Harvey said...


I agree with your final sentiment about the search process. But, the comparison to DC has too many holes.

Their mayor is a 35 old lawyer and career politician, not an educator and not yet at least, a mayor who hands down thinly veiled ultimatums.

At least Rhee and Fenty have a clear, defined relationship. As it stands, unless our next Superintendent walks in step with Herenton, he/she will have a plagued tenure that feels the constant pressure of a mayor who is holding a proverbial gun over their head and a city that supports that Mayor.

My main point is this: Lack of money is not a huge roadblock to us getting a qualified superintendent. It plays a quiet second fiddle to the stormy climate that the candidate would be entering. Since Mayor Herenton has chosen to "lay down the law" about his proposal and hasn't offered a laurel branch to any newcomers (big suprise), no one is going to come to Memphis knowing they have to work in the city that has its favorite son breathing down his neck.

I can see it now, Mr,/Mrs. X from the "Urban School district X that is very similar to Memphis" comes in and takes the job. 6 months later, when he/she hasn't adopted all of Herenton's plans and we haven't yet seen a return to the days of East and Central topping the national school rankings, Herenton "reminds" the city that he was a pretty good superintendent in his day and that we and the superintendent were stupid not to listen to him.

If we are not getting looks or seeing interest from the best superintendents in America, maybe it is more because of this situation than because of the money.

Anonymous said...

As we try to resolve the problems of MCS I hope we don't fall into the trap of saying we can't do it because of this personality or that personality. Mayor Herenton, in his speech the other day, made it clear that this needs to be about the schools and the children and not him. Saying we cannot do it because of him becomes an excuse which will paralyze us. He is the mayor, for better or worse.

I agree that the problems and politics of Memphis are great. I don't think that means we should not try to achieve the best solution possible. Often people say we can't solve the problems of education by "throwing money at it." However, in this country we seem very content to throw money at any problem we believe we can solve with a military solution. Amazing isn't it. The cost of one Bomber is often greater than the cost of educating all the children in Memphis for a year.

Yes, the situation in DC is different, though I am not sure people there would agree with your characterization of Fenty, there is much distrust among many regarding the schools there. All cities and school systems are different, each is unique, however, the problems facing many of them are quite similar.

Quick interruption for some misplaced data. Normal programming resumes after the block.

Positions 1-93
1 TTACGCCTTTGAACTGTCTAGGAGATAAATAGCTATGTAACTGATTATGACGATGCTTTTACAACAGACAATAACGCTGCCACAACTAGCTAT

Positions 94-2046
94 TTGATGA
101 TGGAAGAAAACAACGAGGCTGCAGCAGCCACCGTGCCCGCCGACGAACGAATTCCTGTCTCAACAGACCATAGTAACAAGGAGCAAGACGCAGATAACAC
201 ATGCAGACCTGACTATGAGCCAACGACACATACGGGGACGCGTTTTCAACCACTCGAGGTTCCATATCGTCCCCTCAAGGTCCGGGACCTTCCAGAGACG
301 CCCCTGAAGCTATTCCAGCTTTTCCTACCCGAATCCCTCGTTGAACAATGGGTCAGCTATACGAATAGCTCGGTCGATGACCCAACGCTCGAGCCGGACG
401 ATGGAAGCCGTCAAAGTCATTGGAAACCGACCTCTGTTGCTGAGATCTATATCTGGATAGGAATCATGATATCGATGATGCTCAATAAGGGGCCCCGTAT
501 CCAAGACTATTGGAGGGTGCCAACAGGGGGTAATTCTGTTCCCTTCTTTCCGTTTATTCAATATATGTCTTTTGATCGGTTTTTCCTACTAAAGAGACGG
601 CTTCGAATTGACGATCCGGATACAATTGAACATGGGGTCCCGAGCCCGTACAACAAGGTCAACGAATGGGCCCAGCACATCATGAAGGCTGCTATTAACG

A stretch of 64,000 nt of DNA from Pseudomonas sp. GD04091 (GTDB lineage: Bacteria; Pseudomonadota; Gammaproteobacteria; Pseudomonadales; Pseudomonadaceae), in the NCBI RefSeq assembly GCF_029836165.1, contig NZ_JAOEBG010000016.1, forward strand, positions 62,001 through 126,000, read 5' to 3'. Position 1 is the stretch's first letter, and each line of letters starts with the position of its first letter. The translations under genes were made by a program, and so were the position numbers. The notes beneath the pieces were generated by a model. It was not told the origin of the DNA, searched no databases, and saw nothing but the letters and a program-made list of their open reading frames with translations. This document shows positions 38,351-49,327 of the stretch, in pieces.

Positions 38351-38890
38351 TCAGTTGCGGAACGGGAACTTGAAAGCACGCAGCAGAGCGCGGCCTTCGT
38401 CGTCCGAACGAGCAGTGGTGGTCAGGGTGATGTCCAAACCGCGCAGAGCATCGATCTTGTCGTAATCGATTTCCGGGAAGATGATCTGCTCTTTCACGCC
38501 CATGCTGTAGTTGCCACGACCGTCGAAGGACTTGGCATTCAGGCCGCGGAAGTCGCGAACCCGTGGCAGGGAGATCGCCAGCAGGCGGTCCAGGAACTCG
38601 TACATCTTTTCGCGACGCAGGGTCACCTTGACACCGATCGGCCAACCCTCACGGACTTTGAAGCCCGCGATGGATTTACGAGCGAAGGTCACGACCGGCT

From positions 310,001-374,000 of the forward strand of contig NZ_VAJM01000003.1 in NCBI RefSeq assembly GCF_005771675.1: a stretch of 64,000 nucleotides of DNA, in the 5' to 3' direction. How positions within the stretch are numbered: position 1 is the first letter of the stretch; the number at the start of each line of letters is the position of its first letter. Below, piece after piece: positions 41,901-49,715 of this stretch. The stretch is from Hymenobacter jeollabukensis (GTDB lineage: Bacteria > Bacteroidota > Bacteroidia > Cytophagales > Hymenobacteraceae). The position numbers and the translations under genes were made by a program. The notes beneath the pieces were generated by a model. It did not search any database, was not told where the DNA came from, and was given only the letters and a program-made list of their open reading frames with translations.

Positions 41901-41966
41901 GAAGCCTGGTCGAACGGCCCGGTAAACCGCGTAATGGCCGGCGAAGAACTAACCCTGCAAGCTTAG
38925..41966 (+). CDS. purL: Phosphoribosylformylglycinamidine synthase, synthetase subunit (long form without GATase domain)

DC is like Memphis in many ways. Though the school district there is much smaller (about 67,500 students). The problems faced in urban school districts are not insurmountable. It took a long period of neglect to get here and most of the problems are associated with the poverty of the residents in these urban areas. We could continue to lament these problems or we can look for the leadership to address them.

I do not think there are any silver bullet solutions to education. The solutions are to be found in providing the support for the teachers to do the best job possible. I fear our current centralized approach at MCS is not doing that very well. We do need strong leadership in this district to get back on track. We also need leadership which in not afraid to reach out to the community for the support necessary.

Current "leadership," from the board to the administration is all too often taking a head in the sand approach and denying that there are problems. This is not about fixing blame on these individuals, it is about the leadership necessary to step up to the plate and take the bold steps for the future. Michelle Rhee is doing that in DC, Joel Kelin is doing that in NY, Rudy Crew is doing that in Miami-Dade. We need to find someone willing to do that in Memphis.


Harvey said...

George I agree with your last post. It was eloquent and right on. Let me ask you this.

Do you agree with me that it is vital for the city (gov't and people) to give our new superintendent (whether that be Willie Herenton or anyone else) as much support as possible and create a job environment that allows him/her the tools and room to tackle his/her part in the Memphis City Schools situation?

Anonymous said...




Smart City Consulting said...

Thanks, Harvey and George, for the best discussion we've heard about these issues in months.

Kelvin Oliver said...

I have seen the finalists for the next superintendent that was releasted in PDF file on WREG.